The meeting took place on Sunday in Tabaret Hall. Photo: Matt Gergyek/Fulcrum
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Student union developing equity code to inform what their pro-choice stance means in practice

The Board of Directors (BOD) of the University of Ottawa Students’ Union (UOSU) met on Sunday, where they passed a motion to take a pro-choice stance on abortion. The motion comes in the wake of controversy after an anti-abortion group regained the official club status they had lost under the school’s former student government. 

The meeting in the Senate Chamber of Tabaret Hall also saw a discussion on the UOSU’s 101 Week budget.

UOSU passes motion to take pro-choice stance on abortion

The UOSU is facing backlash from some students after the anti-abortion group University of Ottawa Students For Life (UOSFL) regained the official club status they had lost under the now-defunct Student Federation of the University of Ottawa (SFUO). 

A motion passed by the SFUO in November 2017 blocked UOSFL from accessing resources, funding, and space on campus through the federation. 

UOSFL regained its official status on Oct. 8, according to Campus Vibez uOttawa (CVUO), the body that coordinates and supports clubs under the UOSU. CVUO president Hassan Ahmed said that at that time, UOSFL did not violate any policies.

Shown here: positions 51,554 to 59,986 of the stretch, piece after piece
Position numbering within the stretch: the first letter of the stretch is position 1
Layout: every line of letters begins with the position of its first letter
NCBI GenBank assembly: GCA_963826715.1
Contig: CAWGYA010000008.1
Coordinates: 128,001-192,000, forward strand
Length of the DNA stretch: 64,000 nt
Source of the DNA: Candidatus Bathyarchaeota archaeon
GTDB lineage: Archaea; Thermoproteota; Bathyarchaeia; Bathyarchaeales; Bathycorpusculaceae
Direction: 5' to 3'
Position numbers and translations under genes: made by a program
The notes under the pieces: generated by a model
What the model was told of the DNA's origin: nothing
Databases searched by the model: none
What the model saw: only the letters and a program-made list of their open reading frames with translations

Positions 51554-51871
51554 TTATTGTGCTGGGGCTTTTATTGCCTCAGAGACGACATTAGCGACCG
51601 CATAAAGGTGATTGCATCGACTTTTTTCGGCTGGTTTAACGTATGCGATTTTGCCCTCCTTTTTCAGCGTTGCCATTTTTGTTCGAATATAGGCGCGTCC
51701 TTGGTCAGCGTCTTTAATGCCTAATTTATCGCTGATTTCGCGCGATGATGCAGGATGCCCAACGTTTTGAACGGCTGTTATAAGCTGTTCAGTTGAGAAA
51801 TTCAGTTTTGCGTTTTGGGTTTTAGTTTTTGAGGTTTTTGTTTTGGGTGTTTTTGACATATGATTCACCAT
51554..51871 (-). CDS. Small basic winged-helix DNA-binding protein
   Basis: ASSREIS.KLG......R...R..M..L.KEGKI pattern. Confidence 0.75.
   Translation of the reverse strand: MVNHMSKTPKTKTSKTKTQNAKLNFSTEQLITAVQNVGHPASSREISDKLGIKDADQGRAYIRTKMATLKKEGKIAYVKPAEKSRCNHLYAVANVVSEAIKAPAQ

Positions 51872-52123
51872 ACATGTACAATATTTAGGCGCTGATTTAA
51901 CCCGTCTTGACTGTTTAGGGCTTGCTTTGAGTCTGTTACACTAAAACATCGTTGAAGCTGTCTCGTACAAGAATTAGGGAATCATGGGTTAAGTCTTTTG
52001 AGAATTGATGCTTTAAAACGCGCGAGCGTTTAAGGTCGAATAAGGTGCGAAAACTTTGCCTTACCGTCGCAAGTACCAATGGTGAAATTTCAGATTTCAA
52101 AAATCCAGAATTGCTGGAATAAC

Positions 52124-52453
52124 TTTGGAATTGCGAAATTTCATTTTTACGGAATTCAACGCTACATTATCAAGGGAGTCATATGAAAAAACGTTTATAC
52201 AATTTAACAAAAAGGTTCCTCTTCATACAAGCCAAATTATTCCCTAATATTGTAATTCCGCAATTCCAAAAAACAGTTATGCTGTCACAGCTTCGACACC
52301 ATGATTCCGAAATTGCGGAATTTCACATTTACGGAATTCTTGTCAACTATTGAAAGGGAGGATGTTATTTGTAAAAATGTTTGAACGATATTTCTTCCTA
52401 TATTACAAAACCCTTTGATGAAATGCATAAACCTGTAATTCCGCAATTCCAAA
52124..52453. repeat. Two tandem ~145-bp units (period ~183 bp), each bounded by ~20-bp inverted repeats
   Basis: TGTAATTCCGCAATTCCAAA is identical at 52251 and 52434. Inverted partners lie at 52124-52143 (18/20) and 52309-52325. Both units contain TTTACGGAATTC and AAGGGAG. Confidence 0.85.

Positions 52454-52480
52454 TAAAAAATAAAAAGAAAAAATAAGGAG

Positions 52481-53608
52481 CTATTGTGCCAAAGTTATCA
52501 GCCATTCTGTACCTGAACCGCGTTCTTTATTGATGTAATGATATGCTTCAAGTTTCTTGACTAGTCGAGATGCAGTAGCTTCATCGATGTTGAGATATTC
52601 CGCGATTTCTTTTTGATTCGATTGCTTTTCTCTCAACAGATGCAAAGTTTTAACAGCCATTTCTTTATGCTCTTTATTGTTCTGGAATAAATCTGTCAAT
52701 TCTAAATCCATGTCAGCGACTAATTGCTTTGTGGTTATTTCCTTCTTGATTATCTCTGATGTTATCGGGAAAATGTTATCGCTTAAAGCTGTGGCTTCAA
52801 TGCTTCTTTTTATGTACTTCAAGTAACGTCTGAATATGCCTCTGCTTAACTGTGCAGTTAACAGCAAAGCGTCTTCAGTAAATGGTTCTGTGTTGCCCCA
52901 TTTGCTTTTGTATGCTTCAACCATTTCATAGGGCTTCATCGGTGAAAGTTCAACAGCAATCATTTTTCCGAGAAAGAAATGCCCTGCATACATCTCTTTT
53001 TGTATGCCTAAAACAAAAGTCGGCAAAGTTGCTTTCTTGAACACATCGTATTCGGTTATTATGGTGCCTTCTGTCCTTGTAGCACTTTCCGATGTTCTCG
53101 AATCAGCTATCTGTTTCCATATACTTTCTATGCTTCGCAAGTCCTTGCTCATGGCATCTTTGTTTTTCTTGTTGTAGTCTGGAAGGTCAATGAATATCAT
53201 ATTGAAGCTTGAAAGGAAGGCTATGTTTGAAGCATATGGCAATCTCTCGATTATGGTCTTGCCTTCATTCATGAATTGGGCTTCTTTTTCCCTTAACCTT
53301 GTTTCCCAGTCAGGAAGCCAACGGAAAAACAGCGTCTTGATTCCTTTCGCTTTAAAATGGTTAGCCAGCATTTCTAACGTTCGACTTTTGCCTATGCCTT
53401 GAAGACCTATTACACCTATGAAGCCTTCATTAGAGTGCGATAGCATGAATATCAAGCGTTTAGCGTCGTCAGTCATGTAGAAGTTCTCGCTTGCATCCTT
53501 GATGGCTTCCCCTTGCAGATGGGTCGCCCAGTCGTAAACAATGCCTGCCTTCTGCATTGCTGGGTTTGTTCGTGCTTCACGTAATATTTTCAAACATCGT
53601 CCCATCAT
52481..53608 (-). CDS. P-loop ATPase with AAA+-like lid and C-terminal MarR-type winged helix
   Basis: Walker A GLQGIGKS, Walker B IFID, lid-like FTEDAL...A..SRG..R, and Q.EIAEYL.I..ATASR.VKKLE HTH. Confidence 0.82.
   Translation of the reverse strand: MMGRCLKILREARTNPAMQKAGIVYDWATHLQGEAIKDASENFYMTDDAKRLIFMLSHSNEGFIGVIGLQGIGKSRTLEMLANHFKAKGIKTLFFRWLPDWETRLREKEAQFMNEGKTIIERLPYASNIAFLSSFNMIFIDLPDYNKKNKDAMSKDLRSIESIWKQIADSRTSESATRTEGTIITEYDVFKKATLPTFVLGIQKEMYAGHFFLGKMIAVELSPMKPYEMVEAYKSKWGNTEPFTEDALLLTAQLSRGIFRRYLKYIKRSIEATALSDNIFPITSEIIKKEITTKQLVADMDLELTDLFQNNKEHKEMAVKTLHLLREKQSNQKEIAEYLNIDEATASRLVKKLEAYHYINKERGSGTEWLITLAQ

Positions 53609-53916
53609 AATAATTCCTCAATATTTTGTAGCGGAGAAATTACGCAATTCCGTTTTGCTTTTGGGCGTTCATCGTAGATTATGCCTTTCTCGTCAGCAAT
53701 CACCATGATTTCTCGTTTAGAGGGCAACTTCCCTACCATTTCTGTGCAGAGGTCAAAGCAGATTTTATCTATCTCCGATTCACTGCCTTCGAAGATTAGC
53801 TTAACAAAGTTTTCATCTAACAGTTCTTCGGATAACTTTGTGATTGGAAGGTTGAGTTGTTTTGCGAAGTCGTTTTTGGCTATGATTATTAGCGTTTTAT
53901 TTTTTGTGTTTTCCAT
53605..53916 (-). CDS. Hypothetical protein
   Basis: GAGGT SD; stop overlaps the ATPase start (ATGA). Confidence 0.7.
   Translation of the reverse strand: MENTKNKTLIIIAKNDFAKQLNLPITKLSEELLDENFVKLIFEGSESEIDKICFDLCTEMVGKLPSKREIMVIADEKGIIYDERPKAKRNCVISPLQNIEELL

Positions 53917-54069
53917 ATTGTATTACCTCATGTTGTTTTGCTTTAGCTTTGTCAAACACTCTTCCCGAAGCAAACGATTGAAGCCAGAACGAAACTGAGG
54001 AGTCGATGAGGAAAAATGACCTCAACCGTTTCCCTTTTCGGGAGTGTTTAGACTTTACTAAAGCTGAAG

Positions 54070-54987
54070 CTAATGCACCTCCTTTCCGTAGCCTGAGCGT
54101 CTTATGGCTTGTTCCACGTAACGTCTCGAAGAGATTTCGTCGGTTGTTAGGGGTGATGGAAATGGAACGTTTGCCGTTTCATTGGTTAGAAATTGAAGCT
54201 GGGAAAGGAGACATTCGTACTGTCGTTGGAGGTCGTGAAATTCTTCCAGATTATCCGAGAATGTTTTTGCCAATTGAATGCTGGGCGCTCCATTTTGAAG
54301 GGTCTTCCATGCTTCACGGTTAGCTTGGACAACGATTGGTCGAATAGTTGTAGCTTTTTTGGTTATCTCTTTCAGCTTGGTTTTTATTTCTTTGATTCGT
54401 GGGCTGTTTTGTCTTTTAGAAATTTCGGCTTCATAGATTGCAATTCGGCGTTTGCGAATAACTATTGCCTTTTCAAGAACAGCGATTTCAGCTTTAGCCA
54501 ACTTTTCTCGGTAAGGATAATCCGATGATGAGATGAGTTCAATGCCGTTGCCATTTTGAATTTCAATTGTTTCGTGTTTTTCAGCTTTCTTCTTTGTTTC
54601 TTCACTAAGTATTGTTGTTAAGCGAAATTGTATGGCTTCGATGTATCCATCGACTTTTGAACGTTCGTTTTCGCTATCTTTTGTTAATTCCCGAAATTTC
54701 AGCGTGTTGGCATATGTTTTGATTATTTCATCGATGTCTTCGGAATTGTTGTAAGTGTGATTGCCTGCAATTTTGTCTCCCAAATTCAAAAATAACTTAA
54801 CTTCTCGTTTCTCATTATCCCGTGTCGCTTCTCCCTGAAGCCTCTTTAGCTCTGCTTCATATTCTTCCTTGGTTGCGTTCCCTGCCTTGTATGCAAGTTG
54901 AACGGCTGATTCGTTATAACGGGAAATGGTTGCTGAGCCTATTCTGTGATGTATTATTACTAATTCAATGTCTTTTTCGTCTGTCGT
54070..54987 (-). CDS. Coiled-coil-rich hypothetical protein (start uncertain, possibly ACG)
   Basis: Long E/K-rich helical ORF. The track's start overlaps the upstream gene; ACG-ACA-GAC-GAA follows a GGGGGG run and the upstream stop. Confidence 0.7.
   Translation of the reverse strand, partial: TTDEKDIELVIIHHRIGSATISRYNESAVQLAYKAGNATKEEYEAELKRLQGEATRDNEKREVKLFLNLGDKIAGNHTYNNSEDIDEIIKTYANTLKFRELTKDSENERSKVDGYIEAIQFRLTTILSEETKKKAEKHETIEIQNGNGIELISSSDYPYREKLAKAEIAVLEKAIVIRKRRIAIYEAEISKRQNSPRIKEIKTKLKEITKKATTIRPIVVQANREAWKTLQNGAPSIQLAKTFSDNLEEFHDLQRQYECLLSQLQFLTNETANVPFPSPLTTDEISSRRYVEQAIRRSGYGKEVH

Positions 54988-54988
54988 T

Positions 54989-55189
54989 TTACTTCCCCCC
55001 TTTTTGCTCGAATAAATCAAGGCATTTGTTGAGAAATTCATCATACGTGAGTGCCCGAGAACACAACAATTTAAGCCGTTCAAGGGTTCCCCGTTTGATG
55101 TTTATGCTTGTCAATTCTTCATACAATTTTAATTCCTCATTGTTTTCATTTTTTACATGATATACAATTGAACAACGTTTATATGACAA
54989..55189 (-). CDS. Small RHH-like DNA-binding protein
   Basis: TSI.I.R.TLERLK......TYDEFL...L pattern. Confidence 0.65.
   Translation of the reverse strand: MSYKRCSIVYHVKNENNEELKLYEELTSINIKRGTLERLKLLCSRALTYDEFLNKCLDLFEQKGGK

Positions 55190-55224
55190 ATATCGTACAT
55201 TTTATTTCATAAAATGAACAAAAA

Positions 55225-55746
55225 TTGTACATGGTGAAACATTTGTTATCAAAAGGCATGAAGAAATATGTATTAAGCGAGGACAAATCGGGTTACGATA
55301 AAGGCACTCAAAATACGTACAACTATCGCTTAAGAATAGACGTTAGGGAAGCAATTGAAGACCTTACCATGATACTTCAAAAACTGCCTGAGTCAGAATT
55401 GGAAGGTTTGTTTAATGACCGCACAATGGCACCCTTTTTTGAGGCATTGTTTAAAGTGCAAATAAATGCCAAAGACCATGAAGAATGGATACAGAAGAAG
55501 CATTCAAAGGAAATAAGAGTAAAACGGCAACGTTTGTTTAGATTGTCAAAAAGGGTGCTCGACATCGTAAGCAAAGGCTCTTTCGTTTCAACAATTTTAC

Ahmed said no clubs have received funding from student levies as of yet, but CVUO still offers room and tabling booking, free photography and post-production services, and promotion through shared social media posts. It is unclear if UOSFL has accessed these services.  

UOSFL announced their official club status on Facebook on Oct. 19, quickly sparking backlash. 

Students have created a Facebook group called UOttawa Defenders of Our Campus to rally against UOSFL, with 178 members as of Wednesday. A petition has also been launched to strip the club of its official status, with signatures from over 155 students and student groups as of Sunday.

CVUO has since changed its tune, saying in a Facebook post on Oct. 22 that they will be reconsidering the club status of the UOSFL after “recent controversy” of the approval. 

Interim equity commissioner Judy El-Mohtadi, who brought the motion for the UOSU to be recognized as a “pro-choice organization that stands for its students’ rights to bodily autonomy and reproductive justice,” said she has received over 40 emails from students with complaints about UOSFL.

“Therefore, by taking a pro-choice stance, we are both responding to student concerns and equity concerns,” the motion reads.

UOSU’s Pro-Choice Motion by Matt Gergyek on Scribd

With both critics and supporters of the club in attendance, the BOD meeting saw the largest student turnout so far. Before the motion was voted on, those students had the chance to speak. 

Bridget, who would only speak on the condition that her last name not be used in this article, started both the Facebook group and petition against UOSFL. 

“We oppose the funding and support of any anti-abortion organization on campus,” Bridget said. “We reject the idea of an abortion debate because a person’s right to bodily autonomy and integrity, ability to live freely, and make their own medical decisions is not debatable.”